At Lhaqed's trial, everything was in Qur'anic Arabic (as opposed to Moroccan dialect). I had to struggle to understand. The lawyer was aggressive and surreal with everything he was saying about Lhaqed. It filled the court with absurdity, so I started laughing. The judge told me to calm down. That's the judges responsibility – to create calm.
That was when the state prosecutor called me a vulgar word. He said, 'look at this (expletive) how she is vis-a-vis the judge.'
I told him, excuse me, you can't interrupt a discussion between me and the judge. That was when the lawyer spun out of control, saying that I had disrespected him.
The judge suspended the trial – I apologized to both the judge and the lawyer in a private audience. But I did ask if that lawyer had the right to interrupt our exchange, and the judge confirmed he did not.
The judge said in front of the assembly that I presented my apology and the lawyer had accepted.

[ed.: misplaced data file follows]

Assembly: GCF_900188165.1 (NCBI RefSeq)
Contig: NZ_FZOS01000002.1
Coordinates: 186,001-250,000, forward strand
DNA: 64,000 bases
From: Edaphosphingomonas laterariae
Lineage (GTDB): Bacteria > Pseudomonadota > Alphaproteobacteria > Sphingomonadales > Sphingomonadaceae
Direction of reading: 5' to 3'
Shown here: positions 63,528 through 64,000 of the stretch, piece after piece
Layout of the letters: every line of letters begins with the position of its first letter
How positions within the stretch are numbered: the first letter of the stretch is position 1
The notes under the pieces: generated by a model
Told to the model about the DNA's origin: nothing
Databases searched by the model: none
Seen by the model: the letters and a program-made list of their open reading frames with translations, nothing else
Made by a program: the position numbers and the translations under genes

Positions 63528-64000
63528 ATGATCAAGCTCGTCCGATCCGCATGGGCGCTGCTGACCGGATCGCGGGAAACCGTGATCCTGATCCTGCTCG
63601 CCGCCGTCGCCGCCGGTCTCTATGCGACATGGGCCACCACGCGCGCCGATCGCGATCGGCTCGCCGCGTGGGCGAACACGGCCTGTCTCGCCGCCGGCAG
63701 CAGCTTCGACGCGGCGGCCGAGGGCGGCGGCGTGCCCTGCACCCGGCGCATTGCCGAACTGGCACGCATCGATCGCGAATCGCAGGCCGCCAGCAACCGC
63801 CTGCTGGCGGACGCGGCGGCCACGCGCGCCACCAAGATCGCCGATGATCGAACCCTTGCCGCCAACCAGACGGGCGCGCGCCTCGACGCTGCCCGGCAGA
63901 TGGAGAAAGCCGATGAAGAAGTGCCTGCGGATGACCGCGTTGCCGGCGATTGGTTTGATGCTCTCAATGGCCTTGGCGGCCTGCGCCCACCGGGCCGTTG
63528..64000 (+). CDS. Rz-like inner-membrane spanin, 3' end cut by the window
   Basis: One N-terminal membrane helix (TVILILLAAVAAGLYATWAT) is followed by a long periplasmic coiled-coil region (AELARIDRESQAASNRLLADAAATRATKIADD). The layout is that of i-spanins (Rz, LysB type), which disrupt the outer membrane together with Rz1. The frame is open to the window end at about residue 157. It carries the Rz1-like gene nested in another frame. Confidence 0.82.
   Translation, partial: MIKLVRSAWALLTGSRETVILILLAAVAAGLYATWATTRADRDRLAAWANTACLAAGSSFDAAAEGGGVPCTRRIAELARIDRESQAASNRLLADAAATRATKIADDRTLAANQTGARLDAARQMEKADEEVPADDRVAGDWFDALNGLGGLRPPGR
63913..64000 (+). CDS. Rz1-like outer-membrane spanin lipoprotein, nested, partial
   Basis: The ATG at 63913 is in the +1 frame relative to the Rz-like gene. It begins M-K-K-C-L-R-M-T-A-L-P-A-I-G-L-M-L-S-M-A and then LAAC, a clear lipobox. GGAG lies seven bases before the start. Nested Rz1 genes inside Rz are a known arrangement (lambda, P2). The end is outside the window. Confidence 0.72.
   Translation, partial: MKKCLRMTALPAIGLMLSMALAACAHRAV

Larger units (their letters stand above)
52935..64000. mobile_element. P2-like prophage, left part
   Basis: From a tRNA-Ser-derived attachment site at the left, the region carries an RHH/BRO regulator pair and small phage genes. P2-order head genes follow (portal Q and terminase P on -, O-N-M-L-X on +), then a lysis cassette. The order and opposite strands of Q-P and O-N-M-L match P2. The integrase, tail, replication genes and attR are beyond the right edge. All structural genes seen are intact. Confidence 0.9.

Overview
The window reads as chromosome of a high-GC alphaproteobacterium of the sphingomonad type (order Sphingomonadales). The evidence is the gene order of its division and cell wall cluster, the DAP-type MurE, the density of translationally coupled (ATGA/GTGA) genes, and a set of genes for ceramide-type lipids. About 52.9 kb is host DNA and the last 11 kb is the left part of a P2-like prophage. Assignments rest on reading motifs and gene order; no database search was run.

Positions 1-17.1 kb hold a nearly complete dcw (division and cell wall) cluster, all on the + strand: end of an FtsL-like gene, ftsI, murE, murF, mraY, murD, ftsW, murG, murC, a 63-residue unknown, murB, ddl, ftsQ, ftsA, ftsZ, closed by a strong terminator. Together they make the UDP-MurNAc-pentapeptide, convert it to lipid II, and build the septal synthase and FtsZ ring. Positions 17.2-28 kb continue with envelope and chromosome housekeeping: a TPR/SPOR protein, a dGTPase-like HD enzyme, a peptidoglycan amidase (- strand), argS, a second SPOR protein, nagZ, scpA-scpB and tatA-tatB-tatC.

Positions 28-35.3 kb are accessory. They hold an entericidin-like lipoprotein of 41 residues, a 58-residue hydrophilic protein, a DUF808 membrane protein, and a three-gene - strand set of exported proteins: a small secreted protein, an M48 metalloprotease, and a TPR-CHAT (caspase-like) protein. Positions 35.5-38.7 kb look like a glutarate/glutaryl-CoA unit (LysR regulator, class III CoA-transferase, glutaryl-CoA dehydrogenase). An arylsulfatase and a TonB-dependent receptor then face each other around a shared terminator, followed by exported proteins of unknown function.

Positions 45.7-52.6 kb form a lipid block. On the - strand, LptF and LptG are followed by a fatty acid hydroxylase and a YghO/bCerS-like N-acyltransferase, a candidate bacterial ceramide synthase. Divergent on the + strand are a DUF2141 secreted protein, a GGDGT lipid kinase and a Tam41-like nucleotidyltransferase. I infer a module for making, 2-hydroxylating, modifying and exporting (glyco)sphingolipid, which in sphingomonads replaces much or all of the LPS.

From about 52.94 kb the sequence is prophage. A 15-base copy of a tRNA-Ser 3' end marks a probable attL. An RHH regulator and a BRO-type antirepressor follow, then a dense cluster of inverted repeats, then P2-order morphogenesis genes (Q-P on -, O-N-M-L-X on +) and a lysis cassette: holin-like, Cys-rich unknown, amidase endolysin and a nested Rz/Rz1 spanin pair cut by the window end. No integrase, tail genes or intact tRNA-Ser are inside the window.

But I was leaving court house to get a coffee, and the police halted me. A commissioner said need to take you to nearby office...
They took me to the commissariat. They asked me questions totally unrelated – why I was doing activism. They never recited my rights. I refused to respond.
I was then detained for 48 hours. I kept my cell very clean. I respected the law.
The judge had re-assured the court that he never made any order for my arrest. But it turns out that once a lawyer has lodged a complaint against someone, a commission of lawyers – not unlike a union – needs to decide whether or not to drop the case.
This is the fifth time you have appeared in court in this case. What have these trials been like?
I have spoken out for myself. I said this is an injustice. But when you don't believe in a judiciary and its transparency, it's like playing a game where someone on the outside is holding all the cards.
What's absurd is that I am not even being sued by the judge I had the exchange with. It's someone else from his team (acting as the plaintiff).
In Morocco, we don't need Kafka. Every day in our country is a testament to absurdity. Absurdity is our everyday lives.